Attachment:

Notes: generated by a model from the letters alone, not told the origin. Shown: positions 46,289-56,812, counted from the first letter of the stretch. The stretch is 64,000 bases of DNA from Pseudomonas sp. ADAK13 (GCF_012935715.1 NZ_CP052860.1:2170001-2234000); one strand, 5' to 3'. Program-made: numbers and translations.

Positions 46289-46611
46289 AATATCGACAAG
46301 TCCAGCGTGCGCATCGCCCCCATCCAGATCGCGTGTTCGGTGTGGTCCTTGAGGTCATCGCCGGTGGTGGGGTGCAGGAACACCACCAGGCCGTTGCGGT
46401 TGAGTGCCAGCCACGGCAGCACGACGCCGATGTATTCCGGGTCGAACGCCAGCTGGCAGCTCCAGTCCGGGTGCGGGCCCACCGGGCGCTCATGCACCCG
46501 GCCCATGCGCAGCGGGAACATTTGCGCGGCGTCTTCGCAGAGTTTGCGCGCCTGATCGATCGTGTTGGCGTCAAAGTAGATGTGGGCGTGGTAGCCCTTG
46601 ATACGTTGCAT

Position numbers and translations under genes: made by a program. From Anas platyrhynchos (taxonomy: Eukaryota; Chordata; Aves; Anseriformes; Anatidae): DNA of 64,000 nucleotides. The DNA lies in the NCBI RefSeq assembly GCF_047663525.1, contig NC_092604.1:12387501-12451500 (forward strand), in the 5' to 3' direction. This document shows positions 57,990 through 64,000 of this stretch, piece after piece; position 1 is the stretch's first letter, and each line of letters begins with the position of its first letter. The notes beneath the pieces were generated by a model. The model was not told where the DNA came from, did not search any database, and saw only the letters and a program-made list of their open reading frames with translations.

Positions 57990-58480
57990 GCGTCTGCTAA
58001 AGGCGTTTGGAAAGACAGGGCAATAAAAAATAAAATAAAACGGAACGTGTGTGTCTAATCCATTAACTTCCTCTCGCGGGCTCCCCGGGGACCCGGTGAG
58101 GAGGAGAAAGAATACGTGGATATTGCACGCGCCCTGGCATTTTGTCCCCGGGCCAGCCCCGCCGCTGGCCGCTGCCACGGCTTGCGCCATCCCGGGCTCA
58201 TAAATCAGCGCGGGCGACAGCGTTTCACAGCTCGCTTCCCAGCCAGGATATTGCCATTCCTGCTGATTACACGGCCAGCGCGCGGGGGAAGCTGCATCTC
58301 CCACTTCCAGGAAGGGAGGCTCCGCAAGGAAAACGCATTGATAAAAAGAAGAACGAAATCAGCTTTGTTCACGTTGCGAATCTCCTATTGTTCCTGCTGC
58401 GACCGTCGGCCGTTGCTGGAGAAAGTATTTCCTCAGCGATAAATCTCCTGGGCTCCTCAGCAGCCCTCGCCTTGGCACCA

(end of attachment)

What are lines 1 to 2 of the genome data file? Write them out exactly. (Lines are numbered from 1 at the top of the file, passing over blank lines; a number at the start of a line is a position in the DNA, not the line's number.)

Notes: generated by a model from the letters alone, not told the origin. Shown: positions 46,289-56,812, counted from the first letter of the stretch. The stretch is 64,000 bases of DNA from Pseudomonas sp. ADAK13 (GCF_012935715.1 NZ_CP052860.1:2170001-2234000); one strand, 5' to 3'. Program-made: numbers and translations.

Positions 46289-46611